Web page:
Sunbird Theme Tutorial

This tutorial is a step-by-step guide to making a theme for Sunbird 0.3a1 and later versions. It is designed for beginners. It does not cover advanced topics.

You might be able to apply the same method to other Mozilla applications by changing some of the details.

Introduction

A theme is a package that users can install in an application to change the appearance of the application, without changing how the application works.

For example, a theme can change the size and colour of the toolbar buttons, and provide different icons on the buttons. But a theme cannot provide an extra button.

What do you need to make a theme?

To make a theme, you usually need these tools:

  • A jar tool or zip tool
  • An editor for plain text files
  • Software for creating and editing images

Note:  Some zip tools only work with files whose names have <tt>.zip</tt> at the end. You can use this kind of zip tool if you rename each file before and after using the tool.

You also need knowledge of:

  • Using your operating system to create files and directories
  • Using the tools listed above
  • CSS
  • Graphic design

Knowledge of XUL, XBL and JavaScript is useful for advanced themes.

Making a theme

A theme consists of:

  • A unique identifier
  • A file containing information about the theme
  • A file that registers the theme with Sunbird
  • Some files containing the theme itself

Set up your theme in Sunbird's profile directory. For information on how to find the profile directory, see the Mozillazine article: Profile Folder

Inside the profile directory, go to the <tt>extensions</tt> directory.

Note:  If the <tt>extensions</tt> directory is empty, you are in the wrong place—start again and follow the instructions more carefully.

Creating a unique identifier

Create an identifier that is likely to be unique, in the form:

<tt>something@domain-name</tt>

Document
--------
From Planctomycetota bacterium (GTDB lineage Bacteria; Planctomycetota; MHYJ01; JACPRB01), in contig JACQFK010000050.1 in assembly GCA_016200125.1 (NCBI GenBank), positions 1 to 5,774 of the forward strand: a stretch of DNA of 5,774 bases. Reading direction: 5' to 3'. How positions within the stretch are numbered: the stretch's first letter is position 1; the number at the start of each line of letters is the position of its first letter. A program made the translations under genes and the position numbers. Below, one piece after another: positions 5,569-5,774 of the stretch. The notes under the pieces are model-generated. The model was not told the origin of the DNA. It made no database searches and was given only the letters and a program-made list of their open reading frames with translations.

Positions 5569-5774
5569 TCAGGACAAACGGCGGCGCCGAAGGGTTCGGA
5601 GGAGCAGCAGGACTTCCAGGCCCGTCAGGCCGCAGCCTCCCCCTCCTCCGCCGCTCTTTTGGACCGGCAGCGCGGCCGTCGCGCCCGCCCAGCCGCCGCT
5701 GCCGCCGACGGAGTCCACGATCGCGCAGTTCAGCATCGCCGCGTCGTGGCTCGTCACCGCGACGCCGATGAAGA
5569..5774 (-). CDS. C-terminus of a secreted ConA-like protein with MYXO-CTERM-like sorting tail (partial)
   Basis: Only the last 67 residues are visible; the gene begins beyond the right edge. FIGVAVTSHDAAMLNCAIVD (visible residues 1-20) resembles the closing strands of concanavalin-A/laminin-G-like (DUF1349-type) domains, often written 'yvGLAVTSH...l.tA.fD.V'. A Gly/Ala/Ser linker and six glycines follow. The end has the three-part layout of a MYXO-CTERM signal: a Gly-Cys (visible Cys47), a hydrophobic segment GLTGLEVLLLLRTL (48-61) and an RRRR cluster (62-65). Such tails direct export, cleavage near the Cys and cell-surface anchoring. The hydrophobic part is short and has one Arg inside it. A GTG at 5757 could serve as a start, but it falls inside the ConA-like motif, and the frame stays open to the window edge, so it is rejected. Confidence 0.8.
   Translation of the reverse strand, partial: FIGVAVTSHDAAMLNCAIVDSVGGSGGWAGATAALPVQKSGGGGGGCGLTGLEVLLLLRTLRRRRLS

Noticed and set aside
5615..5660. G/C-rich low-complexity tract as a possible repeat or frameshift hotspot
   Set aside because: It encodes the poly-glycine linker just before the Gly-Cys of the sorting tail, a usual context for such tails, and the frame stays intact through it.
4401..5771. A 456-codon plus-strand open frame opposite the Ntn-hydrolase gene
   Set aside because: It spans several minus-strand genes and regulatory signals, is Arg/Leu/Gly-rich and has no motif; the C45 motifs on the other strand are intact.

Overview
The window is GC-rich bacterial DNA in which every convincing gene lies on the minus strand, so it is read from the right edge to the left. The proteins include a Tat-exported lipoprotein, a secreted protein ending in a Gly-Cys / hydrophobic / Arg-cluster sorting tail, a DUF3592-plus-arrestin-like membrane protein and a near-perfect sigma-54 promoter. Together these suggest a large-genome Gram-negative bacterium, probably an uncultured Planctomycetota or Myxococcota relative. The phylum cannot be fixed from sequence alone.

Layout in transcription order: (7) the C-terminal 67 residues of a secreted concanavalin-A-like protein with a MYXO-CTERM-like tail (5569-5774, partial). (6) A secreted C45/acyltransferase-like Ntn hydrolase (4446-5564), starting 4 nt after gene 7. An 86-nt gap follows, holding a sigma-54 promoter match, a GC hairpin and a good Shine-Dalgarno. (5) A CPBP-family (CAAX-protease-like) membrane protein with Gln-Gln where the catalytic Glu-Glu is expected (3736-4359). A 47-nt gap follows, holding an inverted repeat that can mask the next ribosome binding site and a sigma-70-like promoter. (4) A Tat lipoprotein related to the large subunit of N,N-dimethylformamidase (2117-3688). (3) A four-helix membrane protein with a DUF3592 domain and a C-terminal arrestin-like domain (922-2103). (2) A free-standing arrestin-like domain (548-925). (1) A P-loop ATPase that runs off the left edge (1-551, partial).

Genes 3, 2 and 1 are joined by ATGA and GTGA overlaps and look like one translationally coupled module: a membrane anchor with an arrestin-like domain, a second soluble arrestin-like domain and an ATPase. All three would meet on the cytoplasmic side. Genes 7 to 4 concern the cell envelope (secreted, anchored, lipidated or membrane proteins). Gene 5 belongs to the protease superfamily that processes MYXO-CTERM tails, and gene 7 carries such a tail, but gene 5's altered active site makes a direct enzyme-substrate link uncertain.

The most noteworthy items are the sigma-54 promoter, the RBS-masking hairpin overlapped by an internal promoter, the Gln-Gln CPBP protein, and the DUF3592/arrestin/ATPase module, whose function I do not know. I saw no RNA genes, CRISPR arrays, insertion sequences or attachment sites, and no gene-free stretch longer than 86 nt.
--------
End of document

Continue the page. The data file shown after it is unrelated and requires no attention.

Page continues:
It must contain an at-sign (<tt>@</tt>), making it look something like an e-mail address, but it does not need to be a real e-mail address. Before and after the at-sign, it can only contain the characters A-Z, a-z, 0-9, full stop, hyphen and underscore. If you do not own a domain name, you can make up something else. If you want to make it clear that your made-up name is not a real domain, add <tt>.invalid</tt> to the end.

Create a new directory in the <tt>extensions</tt> directory. Use the identifer as your new directory's name. This new directory is your theme directory.

Go into your theme directory.

Creating information about your theme

In your theme directory, create a plain text file named <tt>install.rdf</tt>.

Copy and paste the content from here, making sure that you scroll to get all of it:

<?xml version="1.0"?>

<RDF xmlns="http://www.w3.org/1999/02/22-rdf-syntax-ns#"
  xmlns:em="http://www.mozilla.org/2004/em-rdf#">

  <Description about="urn:mozilla:install-manifest"

    em:id="just-testing@example.com"
    em:name="Just Testing"
    em:creator="Rod Whiteley"
    em:description="A test theme for Sunbird"
    em:homepageURL="http://developer.mozilla.org/"
    em:version="0.1"
    em:internalName="testing"

    em:type="4" >

    <em:targetApplication><!-- Sunbird -->
      <Description
        em:id="{718e30fb-e89b-41dd-9da7-e25a45638b28}"
        em:minVersion="0.2.9"
        em:maxVersion="0.4" />
    </em:targetApplication>

  </Description>

</RDF>

In the line that starts <tt>em:id</tt>, paste your identifier between the double-quote characters, replacing the identifier that is there now.

Change the next six lines to describe your theme.

Ensure that the internal name is a single word.